Documentation for most web applications today still follows the cognitive model of the good old fashioned documentation manual: While there might be some help content in the UI, the actual documentation manual in most cases lives as a separate object that is except for a few deep links on particularly troublesome areas, only accessible through a top domain.
But it doesn’t have to be this way, we should be perfectly able to predict what help resources a particular type of user might need on a given page, or functional state of a web application. Why do we force our users to leave our application, so that they can loose their context while searching for answers on Google?
In this talk I want to talk about a paradigm for embedded help that makes documentation content available right in the application, no matter if it’s a video tutorial, Walkthrough, or page in the manual. I will also introduce EmbedHelp, an open source embeddable widget that makes it easy for non-technical authors to implement this paradigm.
From English professor and assistant dean to software engineer. How the heck did that happen? How hard was the transition? That seems…different. And what the heck are developers thinking when they say the code explains itself? These are some of the comments and questions folks ask me when they learn my background.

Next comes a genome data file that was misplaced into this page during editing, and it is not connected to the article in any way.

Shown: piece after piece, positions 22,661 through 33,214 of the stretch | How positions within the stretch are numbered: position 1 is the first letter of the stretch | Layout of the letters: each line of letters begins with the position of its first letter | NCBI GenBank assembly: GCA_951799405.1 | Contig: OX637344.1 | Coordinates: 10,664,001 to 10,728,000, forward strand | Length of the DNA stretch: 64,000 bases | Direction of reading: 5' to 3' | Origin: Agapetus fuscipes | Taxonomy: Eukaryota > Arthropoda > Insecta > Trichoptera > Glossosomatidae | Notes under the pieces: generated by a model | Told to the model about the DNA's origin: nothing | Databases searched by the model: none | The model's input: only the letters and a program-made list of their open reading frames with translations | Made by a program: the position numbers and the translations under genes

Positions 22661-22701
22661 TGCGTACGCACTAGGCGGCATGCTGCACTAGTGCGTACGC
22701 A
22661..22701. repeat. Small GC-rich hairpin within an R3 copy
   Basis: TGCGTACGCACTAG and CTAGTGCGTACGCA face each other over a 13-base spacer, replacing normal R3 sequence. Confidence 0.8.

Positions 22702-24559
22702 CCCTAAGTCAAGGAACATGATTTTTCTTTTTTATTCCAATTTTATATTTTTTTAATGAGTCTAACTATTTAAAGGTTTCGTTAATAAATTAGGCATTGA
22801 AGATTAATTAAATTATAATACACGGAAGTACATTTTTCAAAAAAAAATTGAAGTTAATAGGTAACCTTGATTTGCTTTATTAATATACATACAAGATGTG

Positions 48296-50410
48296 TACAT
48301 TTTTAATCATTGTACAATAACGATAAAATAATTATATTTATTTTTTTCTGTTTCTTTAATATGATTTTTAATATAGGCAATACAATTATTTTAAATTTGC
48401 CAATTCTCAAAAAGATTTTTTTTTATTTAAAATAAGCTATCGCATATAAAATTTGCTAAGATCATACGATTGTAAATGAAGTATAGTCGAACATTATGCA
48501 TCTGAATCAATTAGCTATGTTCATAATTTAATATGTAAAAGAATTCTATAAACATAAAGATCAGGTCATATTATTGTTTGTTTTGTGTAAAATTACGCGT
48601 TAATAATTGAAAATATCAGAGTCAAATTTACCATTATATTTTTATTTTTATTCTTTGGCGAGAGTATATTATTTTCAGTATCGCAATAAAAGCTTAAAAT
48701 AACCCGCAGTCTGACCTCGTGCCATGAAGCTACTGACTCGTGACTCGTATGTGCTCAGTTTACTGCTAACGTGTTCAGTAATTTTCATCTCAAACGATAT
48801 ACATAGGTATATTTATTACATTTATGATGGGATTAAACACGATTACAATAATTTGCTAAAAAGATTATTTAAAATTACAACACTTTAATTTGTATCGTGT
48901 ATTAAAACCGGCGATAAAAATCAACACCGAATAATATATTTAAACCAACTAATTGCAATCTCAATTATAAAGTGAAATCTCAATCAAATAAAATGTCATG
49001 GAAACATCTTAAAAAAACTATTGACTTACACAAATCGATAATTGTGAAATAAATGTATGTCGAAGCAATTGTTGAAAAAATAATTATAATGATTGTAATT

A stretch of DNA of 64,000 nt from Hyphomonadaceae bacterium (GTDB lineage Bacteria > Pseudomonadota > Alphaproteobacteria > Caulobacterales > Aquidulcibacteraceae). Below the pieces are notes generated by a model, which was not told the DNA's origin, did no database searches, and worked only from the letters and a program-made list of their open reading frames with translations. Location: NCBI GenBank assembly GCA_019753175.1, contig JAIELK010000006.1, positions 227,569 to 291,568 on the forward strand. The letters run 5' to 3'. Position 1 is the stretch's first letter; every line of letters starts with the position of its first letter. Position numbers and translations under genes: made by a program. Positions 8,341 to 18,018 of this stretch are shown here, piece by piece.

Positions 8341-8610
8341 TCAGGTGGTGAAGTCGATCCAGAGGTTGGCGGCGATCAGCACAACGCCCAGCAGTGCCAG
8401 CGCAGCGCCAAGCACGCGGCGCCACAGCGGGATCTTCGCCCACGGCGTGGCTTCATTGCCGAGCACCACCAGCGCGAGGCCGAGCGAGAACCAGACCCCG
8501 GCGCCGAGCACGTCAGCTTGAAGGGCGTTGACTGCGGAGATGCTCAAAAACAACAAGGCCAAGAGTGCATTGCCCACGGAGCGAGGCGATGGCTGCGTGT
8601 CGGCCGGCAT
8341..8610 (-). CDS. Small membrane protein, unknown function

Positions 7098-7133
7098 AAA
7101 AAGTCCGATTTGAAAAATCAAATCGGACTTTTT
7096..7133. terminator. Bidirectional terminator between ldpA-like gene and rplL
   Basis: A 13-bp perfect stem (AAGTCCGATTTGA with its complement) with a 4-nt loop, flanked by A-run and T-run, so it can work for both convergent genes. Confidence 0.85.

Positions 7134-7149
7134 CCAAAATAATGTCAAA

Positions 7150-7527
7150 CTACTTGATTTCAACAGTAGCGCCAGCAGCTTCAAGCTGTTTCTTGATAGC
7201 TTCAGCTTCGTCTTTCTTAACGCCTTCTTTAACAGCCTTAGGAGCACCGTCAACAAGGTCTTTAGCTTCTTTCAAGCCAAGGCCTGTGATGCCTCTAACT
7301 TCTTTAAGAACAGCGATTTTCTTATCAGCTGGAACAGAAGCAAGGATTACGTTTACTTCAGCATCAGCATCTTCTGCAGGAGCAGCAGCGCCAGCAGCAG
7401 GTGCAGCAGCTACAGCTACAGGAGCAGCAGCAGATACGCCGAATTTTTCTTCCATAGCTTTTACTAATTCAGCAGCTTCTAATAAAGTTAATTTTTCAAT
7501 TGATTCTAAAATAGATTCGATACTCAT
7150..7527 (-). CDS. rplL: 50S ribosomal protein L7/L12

Included will be some commentary on learning to code, job prospects, and ways in which engineering is like grad school (for English). Also covered will be why development is an awesome career for folks who love words, grammar, and writing. Find out what’s up with developers, documentation, and denying the need for it (DID YOU SEE THAT ALLITERATION? My gawd, I’ve still got it).
Whether you’ve thought about moving into software engineering yourself, or maybe you want to hear how one can go about learning hard, new stuff, this may be the 15 minutes during which you’ll want to skip the hallway track.
Math is a universal language but it is also primarily a visual language. People who are visually impaired or blind face far more challenges with mathematical communication than do sighted users.
If you create mathematical documentation and your math is in LaTeX or MathML form, you can use the same technologies described here. By leveraging today's technologies on the server-side (NodeJS, MathJax, MongoDB) as well as client side (MathJax), you can provide your all of your users, sighted as well as blind, with accessible mathematics.
Your readers will have the power to choose the format that works best for them. For visually impaired readers, that might be the ability to scale and zoom; for blind users it may be using a screen reader to speak math.
An overview of the problem is presented, a few of the challenges we found are discussed, and the final technical solution is described.